Iceland has its first and second endemic animal species on record and they’re both amphipods – little crustaceans that are sort of like krill … in the same way that krill are sort of like shrimp. (Readers who know their small marine critters are invited to chip in with details.)
What’s neat about them is that they live underground, sipping the sweet, fresh water that gurgles through the lava rock. And one of them belongs to a very old family of underground amphipods found in both North America and Europe.
Many people, upon learning such a fact, would go “Neato” and click onward. But Bjarni Kristjansson and Jorundur Svavarsson of Holar University College realized this meant that Iceland probably shared groundwater with one of those continents a long time ago. They argue (in American Naturalist) that it was most likely Greenland, and most likely about 40 million years ago, after the Atlantic Ocean had ripped open and just as the hotspot that created Iceland passed through the coast of Greenland.
For much of the time since then, the amphipods have been hiding out from repeated glaciations in relatively warm, safe groundwater. The typical way we think species survive glaciations is to move southward until the glaciers retreat, then hopscotch back to the north. Not an option on Iceland.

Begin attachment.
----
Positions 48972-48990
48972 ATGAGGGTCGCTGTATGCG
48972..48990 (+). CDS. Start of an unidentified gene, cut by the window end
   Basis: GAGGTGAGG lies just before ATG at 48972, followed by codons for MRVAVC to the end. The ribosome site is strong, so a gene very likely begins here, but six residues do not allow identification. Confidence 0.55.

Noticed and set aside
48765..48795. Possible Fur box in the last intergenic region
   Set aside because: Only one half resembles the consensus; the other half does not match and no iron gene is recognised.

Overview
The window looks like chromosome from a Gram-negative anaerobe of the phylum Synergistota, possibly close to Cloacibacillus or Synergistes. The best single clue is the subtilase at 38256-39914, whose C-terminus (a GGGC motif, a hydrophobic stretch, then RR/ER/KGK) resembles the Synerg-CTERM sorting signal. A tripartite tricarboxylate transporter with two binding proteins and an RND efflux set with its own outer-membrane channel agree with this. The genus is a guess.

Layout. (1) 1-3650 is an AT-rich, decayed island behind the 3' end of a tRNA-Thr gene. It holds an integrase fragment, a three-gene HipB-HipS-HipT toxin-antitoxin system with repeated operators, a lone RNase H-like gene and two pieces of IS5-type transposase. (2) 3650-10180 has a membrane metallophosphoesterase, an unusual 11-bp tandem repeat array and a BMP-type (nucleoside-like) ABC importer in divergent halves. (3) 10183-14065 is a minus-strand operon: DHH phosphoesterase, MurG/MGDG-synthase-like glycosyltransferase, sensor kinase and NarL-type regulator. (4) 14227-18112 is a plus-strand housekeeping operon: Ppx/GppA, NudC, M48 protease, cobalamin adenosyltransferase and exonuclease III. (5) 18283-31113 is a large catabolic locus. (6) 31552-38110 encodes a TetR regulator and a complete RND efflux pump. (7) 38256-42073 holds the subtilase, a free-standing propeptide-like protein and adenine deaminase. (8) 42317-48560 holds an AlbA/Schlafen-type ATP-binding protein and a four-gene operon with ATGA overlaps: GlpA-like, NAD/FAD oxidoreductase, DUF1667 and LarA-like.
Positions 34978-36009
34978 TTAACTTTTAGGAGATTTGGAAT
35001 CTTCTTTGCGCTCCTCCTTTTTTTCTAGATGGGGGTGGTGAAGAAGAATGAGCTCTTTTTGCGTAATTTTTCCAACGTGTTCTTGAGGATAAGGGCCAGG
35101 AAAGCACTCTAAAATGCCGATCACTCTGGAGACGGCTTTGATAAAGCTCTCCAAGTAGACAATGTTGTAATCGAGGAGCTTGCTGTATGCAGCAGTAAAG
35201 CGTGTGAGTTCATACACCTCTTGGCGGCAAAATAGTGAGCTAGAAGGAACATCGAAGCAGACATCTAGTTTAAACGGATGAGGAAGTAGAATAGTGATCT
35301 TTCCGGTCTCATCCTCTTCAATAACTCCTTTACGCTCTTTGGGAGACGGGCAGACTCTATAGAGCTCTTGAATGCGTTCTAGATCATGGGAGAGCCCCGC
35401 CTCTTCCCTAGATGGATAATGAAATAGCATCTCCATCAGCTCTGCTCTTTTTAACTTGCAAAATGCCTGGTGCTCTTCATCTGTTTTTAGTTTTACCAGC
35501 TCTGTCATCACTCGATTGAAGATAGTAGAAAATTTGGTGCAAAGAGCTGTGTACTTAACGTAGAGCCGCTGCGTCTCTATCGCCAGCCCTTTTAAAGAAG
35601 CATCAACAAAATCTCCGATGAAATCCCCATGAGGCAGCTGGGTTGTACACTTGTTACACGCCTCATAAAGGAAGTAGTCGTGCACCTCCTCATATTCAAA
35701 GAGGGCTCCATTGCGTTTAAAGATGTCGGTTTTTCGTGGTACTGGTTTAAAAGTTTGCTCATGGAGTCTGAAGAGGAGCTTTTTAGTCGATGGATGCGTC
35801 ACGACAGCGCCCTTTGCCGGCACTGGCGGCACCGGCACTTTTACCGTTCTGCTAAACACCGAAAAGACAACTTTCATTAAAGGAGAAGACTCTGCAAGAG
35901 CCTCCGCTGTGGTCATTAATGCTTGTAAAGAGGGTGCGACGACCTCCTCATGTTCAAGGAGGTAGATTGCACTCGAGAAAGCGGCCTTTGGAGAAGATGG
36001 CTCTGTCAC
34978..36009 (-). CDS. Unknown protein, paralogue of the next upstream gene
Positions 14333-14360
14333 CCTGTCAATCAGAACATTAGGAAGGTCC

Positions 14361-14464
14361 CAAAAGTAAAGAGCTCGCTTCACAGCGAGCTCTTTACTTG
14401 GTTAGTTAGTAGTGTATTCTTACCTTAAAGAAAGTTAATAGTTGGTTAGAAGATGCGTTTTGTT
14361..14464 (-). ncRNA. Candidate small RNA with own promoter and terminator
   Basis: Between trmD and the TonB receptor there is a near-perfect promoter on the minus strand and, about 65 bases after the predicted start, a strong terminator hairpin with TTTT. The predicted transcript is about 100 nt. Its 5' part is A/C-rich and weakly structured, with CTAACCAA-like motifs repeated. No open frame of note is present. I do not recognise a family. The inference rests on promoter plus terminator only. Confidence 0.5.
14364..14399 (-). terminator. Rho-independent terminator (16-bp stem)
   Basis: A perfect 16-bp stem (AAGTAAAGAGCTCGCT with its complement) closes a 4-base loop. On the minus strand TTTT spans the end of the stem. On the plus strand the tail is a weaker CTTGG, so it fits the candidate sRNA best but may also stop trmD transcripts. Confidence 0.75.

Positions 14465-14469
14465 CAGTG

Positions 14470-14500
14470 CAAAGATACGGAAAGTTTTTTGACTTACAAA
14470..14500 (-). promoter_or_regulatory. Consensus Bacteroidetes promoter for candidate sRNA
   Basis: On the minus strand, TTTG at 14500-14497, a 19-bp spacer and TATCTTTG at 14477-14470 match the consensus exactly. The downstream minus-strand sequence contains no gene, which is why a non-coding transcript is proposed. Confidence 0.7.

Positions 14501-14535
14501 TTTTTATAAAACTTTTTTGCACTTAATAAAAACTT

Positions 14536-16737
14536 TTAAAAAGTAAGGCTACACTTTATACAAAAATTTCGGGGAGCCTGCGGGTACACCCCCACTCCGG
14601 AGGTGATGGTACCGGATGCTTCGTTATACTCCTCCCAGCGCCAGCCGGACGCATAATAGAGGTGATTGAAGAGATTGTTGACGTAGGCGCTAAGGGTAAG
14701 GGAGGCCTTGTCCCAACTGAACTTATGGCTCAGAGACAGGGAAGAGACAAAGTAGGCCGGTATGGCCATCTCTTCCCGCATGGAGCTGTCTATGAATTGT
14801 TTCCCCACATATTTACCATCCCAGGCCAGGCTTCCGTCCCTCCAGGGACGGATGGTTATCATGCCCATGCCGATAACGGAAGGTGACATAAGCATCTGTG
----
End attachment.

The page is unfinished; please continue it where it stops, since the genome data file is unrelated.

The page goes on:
Instead, the authors think the amphipods sat underground and waited out each glaciation. The last one iced over Iceland from 2.6 million years ago all the way to about 12,000 years ago. That’s one reason why there are so few endemic species on the island – nobody’s been there long enough yet to speciate.
The authors make a pretty good argument. The amphipods are from a freshwater lineage, so they couldn’t have swum over through the sea. If they came from nearby amphipods who evolved to tolerate freshwater, then they would belong to a different family. And it’s unlikely they hitched a ride on birds’ feet (as tadpoles sometimes do) because their eggs are delicate.
This is why I love science. The stories start small, then they interlock and get bigger. One moment we have a water-flea (well, not taxonomically, but you know what I mean). An underground water-flea. Buried under miles of ice. In the middle of the ocean. Swimming through a secret underground connection. As Iceland flames out of Greenland and into the North Atlantic. Back during the dawn of mammals.
Image: Holar University College. My apologies for the missing umlauts, accents, etc. in the authors’ names.